As the above example of "EastSouthWestNorth" search results show, this is a false assumption. Most people realize that. There are many billions of pages on the World Wide Web and Google is said to be indexing less than 10% of the pages in existence. There is no reason to expect two different search engines with different algorithms for their spiders and crawlers should end up with the same set of search results. It also means that we should not rate one search engine as 'better' or 'worse' than others purely on the basis of the number of search results returned on a small number of terms (such as "EastSouthWestNorth"). Google's ~350,000 results for "EastSouthWestNorth" probably contain many splogs which will only frustate users, so that the cleaned-up MSN's ~23,000 results might actually give a better user experience. After all, no user is actually expected to click through 23,000 or 350,000 pages; they will always look at the top (and presumably most relevant) results.
False Assumption 2: The Chinese-language version of each search engine is the 'censored' version of the English-version of the search language, where 'certain results have been removed to comply with local laws.'
Thus, if the English-language version of search engine delivers X results for a term and the Chinese-language version delivers Y results, then (X-Y) is the count of the censored results.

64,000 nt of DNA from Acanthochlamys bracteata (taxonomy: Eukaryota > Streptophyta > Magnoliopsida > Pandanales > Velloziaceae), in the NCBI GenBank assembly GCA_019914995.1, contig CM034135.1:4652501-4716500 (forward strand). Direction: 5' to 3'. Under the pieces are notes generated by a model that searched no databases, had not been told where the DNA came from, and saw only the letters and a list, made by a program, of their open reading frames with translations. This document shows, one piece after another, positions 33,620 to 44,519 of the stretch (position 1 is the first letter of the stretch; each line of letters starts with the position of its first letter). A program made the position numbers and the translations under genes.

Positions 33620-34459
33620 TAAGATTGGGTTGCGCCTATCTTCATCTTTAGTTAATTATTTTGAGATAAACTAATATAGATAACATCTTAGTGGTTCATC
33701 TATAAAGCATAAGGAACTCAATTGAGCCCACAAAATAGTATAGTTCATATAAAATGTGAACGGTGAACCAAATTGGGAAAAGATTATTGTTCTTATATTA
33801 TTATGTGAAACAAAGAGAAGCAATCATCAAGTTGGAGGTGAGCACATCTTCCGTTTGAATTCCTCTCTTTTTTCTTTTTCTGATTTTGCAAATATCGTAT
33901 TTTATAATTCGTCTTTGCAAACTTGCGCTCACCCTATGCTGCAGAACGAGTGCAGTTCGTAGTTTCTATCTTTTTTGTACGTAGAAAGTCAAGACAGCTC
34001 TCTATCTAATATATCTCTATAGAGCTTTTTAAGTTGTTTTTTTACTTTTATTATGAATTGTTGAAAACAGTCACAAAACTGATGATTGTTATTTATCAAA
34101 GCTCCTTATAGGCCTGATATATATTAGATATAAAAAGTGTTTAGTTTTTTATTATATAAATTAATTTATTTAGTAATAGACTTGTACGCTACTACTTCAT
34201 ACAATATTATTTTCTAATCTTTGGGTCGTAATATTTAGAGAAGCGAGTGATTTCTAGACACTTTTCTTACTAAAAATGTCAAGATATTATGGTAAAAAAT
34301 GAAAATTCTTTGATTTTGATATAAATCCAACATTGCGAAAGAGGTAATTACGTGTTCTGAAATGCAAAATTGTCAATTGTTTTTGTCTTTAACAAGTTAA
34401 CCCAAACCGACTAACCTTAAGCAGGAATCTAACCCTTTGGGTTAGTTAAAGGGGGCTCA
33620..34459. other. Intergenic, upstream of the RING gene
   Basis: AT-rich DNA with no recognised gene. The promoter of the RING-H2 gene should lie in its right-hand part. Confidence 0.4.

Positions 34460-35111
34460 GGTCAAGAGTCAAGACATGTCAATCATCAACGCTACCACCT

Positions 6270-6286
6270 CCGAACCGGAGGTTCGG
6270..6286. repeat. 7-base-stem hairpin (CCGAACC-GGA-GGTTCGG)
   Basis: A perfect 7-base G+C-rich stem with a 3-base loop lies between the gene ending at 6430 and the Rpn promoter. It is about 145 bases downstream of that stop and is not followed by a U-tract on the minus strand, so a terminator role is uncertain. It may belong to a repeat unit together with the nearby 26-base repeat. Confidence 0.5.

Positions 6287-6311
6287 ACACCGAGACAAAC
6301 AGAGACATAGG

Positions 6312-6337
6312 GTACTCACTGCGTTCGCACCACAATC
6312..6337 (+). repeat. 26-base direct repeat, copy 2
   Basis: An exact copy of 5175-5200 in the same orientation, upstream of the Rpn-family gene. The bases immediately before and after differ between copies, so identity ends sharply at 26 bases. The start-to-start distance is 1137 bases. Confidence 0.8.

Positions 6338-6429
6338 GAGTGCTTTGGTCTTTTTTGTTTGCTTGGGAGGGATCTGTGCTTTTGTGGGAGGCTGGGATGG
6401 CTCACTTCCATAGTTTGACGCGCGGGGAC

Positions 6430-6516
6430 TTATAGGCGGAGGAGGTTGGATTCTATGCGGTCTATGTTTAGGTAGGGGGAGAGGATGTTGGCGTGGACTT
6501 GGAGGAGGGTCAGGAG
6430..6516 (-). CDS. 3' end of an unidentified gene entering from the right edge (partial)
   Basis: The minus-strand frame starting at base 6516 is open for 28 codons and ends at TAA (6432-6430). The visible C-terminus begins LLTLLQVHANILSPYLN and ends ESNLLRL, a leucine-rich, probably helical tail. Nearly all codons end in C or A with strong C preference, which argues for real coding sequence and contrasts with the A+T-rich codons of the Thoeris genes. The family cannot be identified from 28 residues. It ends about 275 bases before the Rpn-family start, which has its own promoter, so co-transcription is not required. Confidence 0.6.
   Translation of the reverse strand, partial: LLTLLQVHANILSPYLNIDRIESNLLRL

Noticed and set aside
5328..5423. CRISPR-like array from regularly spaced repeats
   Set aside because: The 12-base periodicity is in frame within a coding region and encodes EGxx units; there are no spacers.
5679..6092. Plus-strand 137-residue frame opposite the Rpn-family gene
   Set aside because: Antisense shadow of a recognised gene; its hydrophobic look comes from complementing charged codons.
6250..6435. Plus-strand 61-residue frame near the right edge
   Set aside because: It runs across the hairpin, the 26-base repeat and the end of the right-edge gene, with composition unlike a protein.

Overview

For the exercise here, I chose three common terms: China (中国), Woman(女人) and News (新闻). How plain and generic can I get? The following table contains the search results:
|Search Engine||China (中国)||Woman(女人)||News (新闻)|
The first observation is that the number of returned search terms are vastly different across search engines, and this confirms the statement above about False Assumption #1. The search engine databases vary in size, content, algorithm and so on, and therefore the results are different too.
The second observation is that Google.cn contains more terms than Google.com. Google.cn is probably a superset (and definitely not a subset) of Google.com for these search terms. What is being kept away from the users of the global service (especially about women)? I don't know, but this result falsifies assumption #2 above -- Goggle.cn is not the 'castrated eunuch' (挥剑自宫) version of Google.com and it really loves "woman."
The third observation is that MSN.com and MSN.com.cn are about the same for "China" and "News" but very different for "Woman." What is going on there? What has MSN.com.cn got against "woman"?
The fourth observation is that Yahoo.com contains more terms than Yahoo.com.cn. What are we too assume here? That Yahoo.com.cn censored hundreds of million of search results on common terms such as "China," "Woman" and "News" in order to 'comply with local laws'? Or is something else going on (such as different algorithms)?
I have questions, but I have no answers here. It will be up to the search engines to explain, if they feel like (and I don't think that they will because this involves detailed proprietary information about their operations). But I know that there is a simple outcome -- as an individual, I will use the search engine that serves my purposes best. If a search engine wants to 'castrate' itself to the detriment of user satisfaction, it will be punished in the free market.
Relevant link: China censorship: Yahoo, Google and Microsoft compared Rebecca MacKinnon, RConversation